On our last Med cruise rumors were rampant about decommissioning and half way through the Atlantic crossing back to CONUS, we were told that not only would she be decommissioned, but she would be sold for scrap! We were all shocked; we had hoped she would be put into mothballs in Portsmouth, VA. or Bremerton, WA. We decided to do a last high speed run as our steam plant was in excellent shape. Better shape in fact than some of the newer fossil fuel carriers. With all 12 boilers on the line we generated more steam than the turbines could use and began lifting safeties in all 4 engine rooms. So we took 2 boilers off the line and still broke a high speed run record for the ship with a full load.
This underlies one of the most frustrating aspects of the decommissioning and scrapping of Rosie; she was in fine shape from the steam plant, to the cats, to the JBD’S. Even better shape than some of the newer carriers! And none of us ever really understood the Navy’s rationale for the decision to scrap her so quickly. Why the rush? Perhaps we’ll never know.
After returning to Mayport from the cruise we left JAX with PCS to Norfolk. I was assigned to the engineering group responsible for coordinating the removal of equipment the Navy wanted to keep at the Portsmouth Naval shipyard. A lot of people were there for the 10:00 decommissioning ceremony at on a Saturday morning, 1 Oct. 1977, including my Mother and my Dad, an ex-Navy man himself. Captain Rollins, the former X.O. was then commanding officer and welcomed former C.O.’s, Captain Bordone, and Captain Easterling (by then an Admiral) aboard.
After stand down when the crew finally left, I was assigned the job of engineering coordinator for Roosevelt at INACTSHIPFAC, (Inactive Ship Facility) Portsmouth, VA. INACTSHIPFAC kept a full time security watch and mechanical crew aboard while the yard removed a tremendous amount of equipment. Walking through the dark ship with a flashlight, looking at the impossibly large and deep holes which had been cut from the flight deck and hangar deck all the way down to the engineering spaces for removal of turbines, reduction gear, evaporators, generators, pumps, etc. was really eerie and very sad. Only a few months ago this had been a thriving, floating, armored city full of crew and aircraft prowling the Mediterranean Sea. And I can swear that you could still detect the smell of baked bread in the port side main passageway from the forward bakery nearly all the way back to the Engineering Log Room. It must have gotten into the paint. But I know I didn’t just imagine that, as others from INACTSHIPFAC who had never been aboard could also smell it!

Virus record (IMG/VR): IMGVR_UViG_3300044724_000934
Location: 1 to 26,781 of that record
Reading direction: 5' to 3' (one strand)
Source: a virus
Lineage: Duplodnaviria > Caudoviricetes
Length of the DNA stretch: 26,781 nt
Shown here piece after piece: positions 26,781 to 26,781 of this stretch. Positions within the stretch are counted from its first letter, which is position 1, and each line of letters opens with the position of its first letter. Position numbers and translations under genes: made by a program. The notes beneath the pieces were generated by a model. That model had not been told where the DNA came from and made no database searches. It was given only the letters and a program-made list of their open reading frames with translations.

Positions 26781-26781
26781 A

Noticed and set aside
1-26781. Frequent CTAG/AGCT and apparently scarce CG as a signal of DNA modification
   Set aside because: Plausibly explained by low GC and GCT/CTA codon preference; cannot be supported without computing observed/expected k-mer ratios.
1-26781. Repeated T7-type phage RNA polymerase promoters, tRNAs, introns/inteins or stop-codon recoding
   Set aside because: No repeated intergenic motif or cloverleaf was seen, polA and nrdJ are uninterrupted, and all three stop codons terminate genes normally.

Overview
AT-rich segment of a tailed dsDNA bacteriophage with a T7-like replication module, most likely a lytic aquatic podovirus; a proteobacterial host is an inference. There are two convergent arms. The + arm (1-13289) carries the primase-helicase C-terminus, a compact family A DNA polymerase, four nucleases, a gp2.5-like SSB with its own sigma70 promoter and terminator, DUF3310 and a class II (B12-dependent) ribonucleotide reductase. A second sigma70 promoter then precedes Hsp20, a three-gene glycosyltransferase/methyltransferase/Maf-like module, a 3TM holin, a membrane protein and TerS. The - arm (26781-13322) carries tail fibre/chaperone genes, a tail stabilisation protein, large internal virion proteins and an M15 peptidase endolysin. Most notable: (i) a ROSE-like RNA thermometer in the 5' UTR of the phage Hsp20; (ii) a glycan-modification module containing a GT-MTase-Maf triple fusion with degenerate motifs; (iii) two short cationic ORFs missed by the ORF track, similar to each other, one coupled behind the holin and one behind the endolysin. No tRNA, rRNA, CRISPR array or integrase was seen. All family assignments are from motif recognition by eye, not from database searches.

I spent the last night aboard Rosie (31 March 78) with the security detail. She was riding high and light with her boot blacking above the waterline at Whiskey Anchorage in the Elizabeth River in Portsmouth. The next morning (1 April 78) the rigging group from Kearney Shipyards (of Kearney, N.J.) arrived around 0700. Paperwork was signed and documents exchanged. I was the only former crew member left aboard, and also the last Navy man to step off the Rosie.
At the quarter deck I turned and saluted a flag that was no longer there, and walked down the ladder to a waiting shipyard gig. Sounds dramatic maybe, but that’s the way it was……..a very hard morning. It was a sad affair to leave her, made even more difficult because of her fate. It was like saying goodbye to an old friend being led off to execution. They towed her off later the next day but I couldn’t bring myself to watch that.
An interesting note was that a couple of months later CINCPAC was enquiring of INACTSHIPFAC in Portsmouth, looking for a carrier platform for Harriers and they actually thought that Roosevelt was there in mothballs. Would that she was, but it underscores a total lack of communication about the demise of an otherwise excellent ship. We remarked to ourselves…….”we told you so”; Roosevelt should not have been scrapped, especially since there were Essex Class bird farms still in mothballs in Bremerton, WA. So much for “Military Intelligence”!! Maybe the cost to upgrade a fossil-fueler to handle F14’s and other more advance aircraft was just too much to justify with the larger nuke carriers coming on line.
One other interesting note; the Navy sold Roosevelt for 1.4 million dollars less than two years after the 11 million dollar minor refit! The STS armor plate above and below the waterline, copper wiring, and silver electrical distribution buss bars alone were worth far more than that!